Helplessness is to know that there is injustice and not be able to do anything about it. A much bigger pain and restlessness comes from being a teenager who is bearing the brunt of the injustice and not be taken seriously by society at large, but mostly by people who are your own. The message smacks you in the face with the way the movie ends. And you will agree with the “smacks you in the face” part of the last statement if you watch the movie. The entire film has such a light, seemingly funny note, that it doesn’t prepare you for the gritty strength of the last shot. Director Nagraj Popatrao Manjule makes his film extremely memorable with an ending that defines his first feature film.
Fandry is a village story. Make that, an Indian story. Or wait. Going by the instances of discriminatory violence all over the world, it is a human story. It is the story where a human being is likened to an animal, and treated like animal. In the Indian village you see the average person exercising his prejudice unabashedly, without fear of being judged, for even the lowest caste expects it and doesn’t want to change the status quo for fear of what challenges his non-acceptance will bring about.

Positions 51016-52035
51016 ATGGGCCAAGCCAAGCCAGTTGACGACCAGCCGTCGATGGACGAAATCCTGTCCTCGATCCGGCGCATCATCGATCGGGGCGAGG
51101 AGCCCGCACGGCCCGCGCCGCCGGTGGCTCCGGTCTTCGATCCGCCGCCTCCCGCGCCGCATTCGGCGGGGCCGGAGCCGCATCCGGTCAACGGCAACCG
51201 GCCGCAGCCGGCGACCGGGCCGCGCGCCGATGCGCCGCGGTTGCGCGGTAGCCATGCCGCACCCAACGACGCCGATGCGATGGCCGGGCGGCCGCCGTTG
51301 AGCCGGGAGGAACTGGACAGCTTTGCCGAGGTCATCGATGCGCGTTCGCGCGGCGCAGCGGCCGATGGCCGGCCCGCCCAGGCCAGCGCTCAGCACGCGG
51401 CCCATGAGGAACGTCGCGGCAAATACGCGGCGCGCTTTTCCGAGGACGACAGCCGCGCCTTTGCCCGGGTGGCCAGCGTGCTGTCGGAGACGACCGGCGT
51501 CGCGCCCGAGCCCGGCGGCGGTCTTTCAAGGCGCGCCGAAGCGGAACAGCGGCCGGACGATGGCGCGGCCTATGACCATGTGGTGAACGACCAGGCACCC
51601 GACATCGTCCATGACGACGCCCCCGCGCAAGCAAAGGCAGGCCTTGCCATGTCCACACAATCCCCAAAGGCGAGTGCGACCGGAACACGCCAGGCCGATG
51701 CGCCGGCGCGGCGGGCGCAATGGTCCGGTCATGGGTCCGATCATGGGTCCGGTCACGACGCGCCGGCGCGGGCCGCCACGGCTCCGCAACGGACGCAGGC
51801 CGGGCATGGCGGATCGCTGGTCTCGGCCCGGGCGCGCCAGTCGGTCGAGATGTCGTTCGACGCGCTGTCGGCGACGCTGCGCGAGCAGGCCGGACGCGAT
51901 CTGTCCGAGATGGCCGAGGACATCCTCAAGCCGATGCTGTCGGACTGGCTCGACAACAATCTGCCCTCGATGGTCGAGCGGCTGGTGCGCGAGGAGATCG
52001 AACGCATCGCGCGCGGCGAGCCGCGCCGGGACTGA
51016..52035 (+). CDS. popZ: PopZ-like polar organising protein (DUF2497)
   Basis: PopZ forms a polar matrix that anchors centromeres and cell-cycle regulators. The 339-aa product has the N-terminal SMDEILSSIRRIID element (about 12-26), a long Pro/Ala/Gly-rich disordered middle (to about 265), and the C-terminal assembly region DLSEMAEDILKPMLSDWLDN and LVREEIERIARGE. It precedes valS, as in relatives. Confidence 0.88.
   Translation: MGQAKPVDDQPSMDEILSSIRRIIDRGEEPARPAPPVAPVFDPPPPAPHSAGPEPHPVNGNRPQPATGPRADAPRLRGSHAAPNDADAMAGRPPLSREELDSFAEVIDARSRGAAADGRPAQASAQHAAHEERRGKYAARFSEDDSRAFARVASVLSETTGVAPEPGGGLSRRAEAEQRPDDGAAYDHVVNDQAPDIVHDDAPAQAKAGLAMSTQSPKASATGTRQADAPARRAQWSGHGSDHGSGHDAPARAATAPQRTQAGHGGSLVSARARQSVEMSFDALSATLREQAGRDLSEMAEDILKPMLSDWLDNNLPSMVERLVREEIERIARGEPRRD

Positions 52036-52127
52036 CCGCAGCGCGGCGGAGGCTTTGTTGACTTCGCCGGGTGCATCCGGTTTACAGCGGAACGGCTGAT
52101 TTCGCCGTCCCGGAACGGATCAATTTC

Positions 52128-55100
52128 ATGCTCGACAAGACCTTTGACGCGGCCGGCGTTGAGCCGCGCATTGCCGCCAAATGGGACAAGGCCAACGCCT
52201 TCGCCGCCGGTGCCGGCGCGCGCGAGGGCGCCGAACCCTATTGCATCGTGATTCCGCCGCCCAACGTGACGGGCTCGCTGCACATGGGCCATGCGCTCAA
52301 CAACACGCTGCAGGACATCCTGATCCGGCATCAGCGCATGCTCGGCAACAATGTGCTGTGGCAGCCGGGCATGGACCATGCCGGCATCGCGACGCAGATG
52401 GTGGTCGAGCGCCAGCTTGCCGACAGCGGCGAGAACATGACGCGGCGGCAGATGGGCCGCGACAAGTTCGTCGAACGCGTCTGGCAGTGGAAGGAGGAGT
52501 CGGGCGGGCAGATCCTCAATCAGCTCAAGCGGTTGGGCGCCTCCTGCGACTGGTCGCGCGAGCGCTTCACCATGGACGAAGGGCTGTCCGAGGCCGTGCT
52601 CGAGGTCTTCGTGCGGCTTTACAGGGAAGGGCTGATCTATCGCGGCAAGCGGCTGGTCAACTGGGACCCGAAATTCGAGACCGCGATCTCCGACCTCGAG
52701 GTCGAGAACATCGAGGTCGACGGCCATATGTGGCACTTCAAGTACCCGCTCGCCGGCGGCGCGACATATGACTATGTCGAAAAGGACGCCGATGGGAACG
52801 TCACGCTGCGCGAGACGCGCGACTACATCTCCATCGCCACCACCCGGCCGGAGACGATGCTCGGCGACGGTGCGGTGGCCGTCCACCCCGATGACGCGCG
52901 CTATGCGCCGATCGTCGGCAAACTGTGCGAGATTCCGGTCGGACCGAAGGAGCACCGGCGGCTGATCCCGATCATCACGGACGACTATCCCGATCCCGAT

Jambya (Somnath Awghade) is a shy, adolescent boy in love with the prettiest girl in his class, Shalu. But as standard Indian-cinema extremes would go, Jambya is the son of the lowest-caste man of the village (the only professional actor in this crew, Kishor Kadam), who does all the dirty jobs so that the higher castes may live “clean” – one of those higher castes being Jambya’s love. This love story and the boy’s denial of his “inferiority” is what forms the crux of Fandry. And as clichéd and heavy-handed it sounds, it is a tale smartly told; it makes you smile and leaves you introspecting.
Think of the number of times, when as a child, your choices and your wants were kept in abeyance, because there was always something else that was more important. If you tried to get your work done yourself, you were still not taken seriously. Allegiance to the family was always more important than being seen trying to step out of boundaries drawn by society. Your heart breaks when you see Jambya standing with a gas lamp on his head while the entire village is dancing at the village fair. He is a low-caste boy. He is meant to be a tool only. That he wants to dance to impress Shalu is of no consequence to anyone